3. Macho-mix

"Money's best counted, wives best beaten!" – Hungarian saying.

"A lady is coming to Hungary, so nothing is off the table" – our Prime Minister Viktor Orbán replies, simpering roguishly, when asked what's on the agenda with Angela Merkel, due to visit Hungary the following day. And when getting ready for his daughter's wedding, he notes "I'm sorry I can't help out with the cooking, I don't have enough time, but there will be no shortage of women around... My primary task during the ceremony will be to avoid sniffling, to not dab my eyes. That's women's stuff." "This country belongs to those who fill it with children," asserts Lóránt Hegedűs, the former Calvinist bishop. "Women have no business earning as much as men, that's my feeling," declares pop idol Ákos. "Anyone with a wife who's getting on deserves a younger one," claimed former prime minister Ferenc Gyurcsány. And FIDESZ's István Varga offered the following during a discussion of domestic violence in Parliament in 2012: "Perhaps it would be best if mothers went back to looking after their children as their primary concern, and concentrated on ensuring that in our society a family has not just one or two children, but three, or four, or five. That would bring about better mutual respect and the notion of violence within the family wouldn't rear its ugly head." But taking the biscuit is the case of the blind shaggy sheepdog, which has gone viral. The story is simple enough: A drunken FIDESZ mayor beat up his wife, Terike, and then claimed (with his friends' conniving) that it wasn't a case of wife-beating at all, oh no siree! Terike just happened to trip and fall over their blind shaggy sheepdog! And the cretinous numbskulls closed ranks around the wife-beater, who even managed to hang on to his job for quite a while. In the end he was fined a pathetic sum, which the upstanding fellow bewailed bitterly, tearfully telling the court how the family would have to club together to pay the fine. No doubt Terike would also contribute, after all, she was herself the cause of the problem: why did she have to lodge a complaint and wash the family's dirty linen in public! So now the whole country knows how much a woman's battered face is worth. And no one bats an eyelid that the impermissible has become permitted, the unacceptable accepted.

4. A weak voice

"Worldwide, women are generally somewhat happier than men. In Hungary, however, the opposite is the case; in fact Hungarian women are the unhappiest of all, beating even those in South Africa and India." From the summary of an OECD report published in 2014.

Six men and one woman (me) in the studio. Shouting (not me), finger-pointing (not me), bafflement (not me), keeping quiet (me). #MeToo had erupted a few days earlier, the PC-gone-madders are harrumphing, their lungs wheezing, stabbing the air with their fingers, all but choking on their righteousness, the balding pate of one of them turning purple as he splutters: "They're all hysterical, how could anyone say nothing about such things for twenty years! And women of all people, who otherwise yak away nineteen to the dozen!" It can't be, such things don't happen, it's absurd, they repeat with vigorous nods and winks and shakes of the head. I barely get a chance to tell my own story. It's no big deal, just typical and disgusting: a seven-year-old girl (me) has her hair stroked by granny's lodger while he masturbates. And the little girl doesn't mention it to anyone for thirty years. Because whenever she thinks about it (when she has a nightmare, or shudders involuntarily if someone suddenly caresses her cheek), she pretends that it can't be, such things don't happen, it's absurd. I am that little girl, that much I know. I am not: I try to distance her from me, being this little girl (that little girl) is shameful, sinful, intolerable. Now that I am finally going public with her (my) story, it's a little better. At first my voice is shaky, then, as I have to make myself heard above the panting of the affronted males, my voice steadies and I won't be stopped. One of those on the panel has a sceptical look: they've let a fabulist into the studio again, she's making it all up, it's a lie from beginning to end. Another one starts banging the table, we've had enough of this whinging, soon everyone will be coming out with some piece of piffling nonsense and where will it all end for us men? They're already bent on castrating them, now they'd lock up the whole lot of them just for trying to be nice! The third hems and haws, then says quietly that being on the wrong side of fifty may make him a square but he's sure that in his day girls were only too pleased to be pawed, in fact, they'd be offended if they weren't properly molested! (Nods and grunts of approval all round). And if someone should get his dick out, well, what's so dreadful about that? They're taking exception if you skip a couple of stages in the courtship ritual? It all boils down to the same thing in the end, what's the point of making a song and dance about it? I'd like to have my say, but no such luck, they're gesticulating: we've run out of time. This broadcast, too, generates reams of comment, the kindest compliment I get is to be called human decor and a brain-dead feminist. And I'm ashamed that I feel glad even to have made it on air. And this double-edged pleasure seems not to be pleasurable in the end, so however desperately I might want it to, it doesn't improve the statistics.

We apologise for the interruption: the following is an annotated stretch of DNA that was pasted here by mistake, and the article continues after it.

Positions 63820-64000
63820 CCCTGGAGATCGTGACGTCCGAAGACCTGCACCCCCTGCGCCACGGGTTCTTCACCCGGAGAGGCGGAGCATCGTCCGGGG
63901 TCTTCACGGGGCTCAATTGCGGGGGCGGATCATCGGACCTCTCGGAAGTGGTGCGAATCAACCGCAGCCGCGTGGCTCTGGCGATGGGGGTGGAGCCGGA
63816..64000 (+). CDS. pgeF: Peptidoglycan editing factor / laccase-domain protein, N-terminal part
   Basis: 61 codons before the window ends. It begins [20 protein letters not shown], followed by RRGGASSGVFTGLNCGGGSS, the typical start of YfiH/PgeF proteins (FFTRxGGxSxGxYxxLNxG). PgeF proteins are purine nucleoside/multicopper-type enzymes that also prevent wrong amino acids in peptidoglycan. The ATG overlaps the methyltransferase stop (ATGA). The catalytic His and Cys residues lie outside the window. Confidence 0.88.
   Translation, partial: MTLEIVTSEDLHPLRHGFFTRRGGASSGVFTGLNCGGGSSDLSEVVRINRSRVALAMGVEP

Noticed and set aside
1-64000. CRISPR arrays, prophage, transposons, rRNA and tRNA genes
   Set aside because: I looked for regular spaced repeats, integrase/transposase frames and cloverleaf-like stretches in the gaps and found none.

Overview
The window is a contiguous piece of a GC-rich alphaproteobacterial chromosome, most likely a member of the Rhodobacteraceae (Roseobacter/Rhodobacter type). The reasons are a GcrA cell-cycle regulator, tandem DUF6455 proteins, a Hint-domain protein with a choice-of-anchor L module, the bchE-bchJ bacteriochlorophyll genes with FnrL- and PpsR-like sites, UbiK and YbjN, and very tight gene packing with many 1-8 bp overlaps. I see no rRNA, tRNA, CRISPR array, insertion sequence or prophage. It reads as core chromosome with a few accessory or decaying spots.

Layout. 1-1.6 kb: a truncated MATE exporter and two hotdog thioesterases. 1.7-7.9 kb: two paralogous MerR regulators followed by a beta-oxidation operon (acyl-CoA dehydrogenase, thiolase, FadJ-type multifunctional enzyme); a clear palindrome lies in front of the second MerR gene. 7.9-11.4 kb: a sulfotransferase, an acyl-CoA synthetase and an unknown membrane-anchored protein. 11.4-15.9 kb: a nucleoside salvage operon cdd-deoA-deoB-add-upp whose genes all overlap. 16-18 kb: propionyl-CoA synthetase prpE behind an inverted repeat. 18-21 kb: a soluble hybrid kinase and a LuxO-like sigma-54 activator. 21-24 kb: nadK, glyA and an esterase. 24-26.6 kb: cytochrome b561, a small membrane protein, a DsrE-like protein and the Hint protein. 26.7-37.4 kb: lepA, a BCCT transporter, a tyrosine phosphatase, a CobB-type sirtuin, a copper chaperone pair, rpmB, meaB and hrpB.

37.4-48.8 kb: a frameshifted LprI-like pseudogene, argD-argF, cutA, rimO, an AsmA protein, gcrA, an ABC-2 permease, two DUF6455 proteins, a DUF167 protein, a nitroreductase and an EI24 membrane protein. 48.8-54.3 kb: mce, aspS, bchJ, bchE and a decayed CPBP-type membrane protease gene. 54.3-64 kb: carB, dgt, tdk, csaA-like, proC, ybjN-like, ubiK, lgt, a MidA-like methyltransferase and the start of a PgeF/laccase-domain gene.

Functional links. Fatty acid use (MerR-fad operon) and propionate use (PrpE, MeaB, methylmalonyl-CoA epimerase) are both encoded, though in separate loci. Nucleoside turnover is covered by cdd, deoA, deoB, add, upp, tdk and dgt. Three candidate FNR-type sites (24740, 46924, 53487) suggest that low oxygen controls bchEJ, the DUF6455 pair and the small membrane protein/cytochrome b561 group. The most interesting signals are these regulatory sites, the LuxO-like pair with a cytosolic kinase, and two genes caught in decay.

5. After, word

"Basically I have no beef about the programme 'Freestyle'. Or about Orsolya Karafiáth. I would just point out that the entire concept relies on her feminine charms, something the programme's makers clearly have no problems with, since it helps boost its ratings. In my opinion it is for this reason, and not because of her views, that this programme prefers to feature, and pay, this particular lady, instead of the women with less striking looks who used to appear on it." Extract from a TV review.

December, 2017. After endless vilification and ad hominem threats come barrel-scraping remarks online from a state medium ( "And it's a good thing that the female crowning glories of channel ATV, Réka Kinga Papp, Orsolya Karafiáth and the rest, who regard the migrants as adorable doggie-woggies, are well on the way to spending their twilight years as the umpteenth concubines of some necrophiliac trader in olives (...) The way this works in darkest India and Pakistan is that a council of elders decides by a throw of the dice or drawing lots to bring a boy and a girl together, if possible while they are still young children, because that's the best way, and then if there's any hitch, it's talaq-talaq- talaq and the little lady is booted out of the coop to wherever she likes, preferably the cemetery. I've no problem with this per se, I have some interest in folklore, but I expect Réka Kinga and Orsolya to be just as open. Otherwise we'll organise a public talaq-talaq-talaq, and that spectacle will be very ugly indeed." My designation has changed to 'so-called writer', or 'writer' in quotation marks, the hunting licence has been issued and the bar set low, right on the ground. And those who have so far contented themselves with labelling my work 'lingerie lyric' (poetry) and 'hyperfeminist whinging' (prose) can now deprive me of my all. They daren't speak like that about male colleagues. Why is that? And why do I no longer believe that this will change?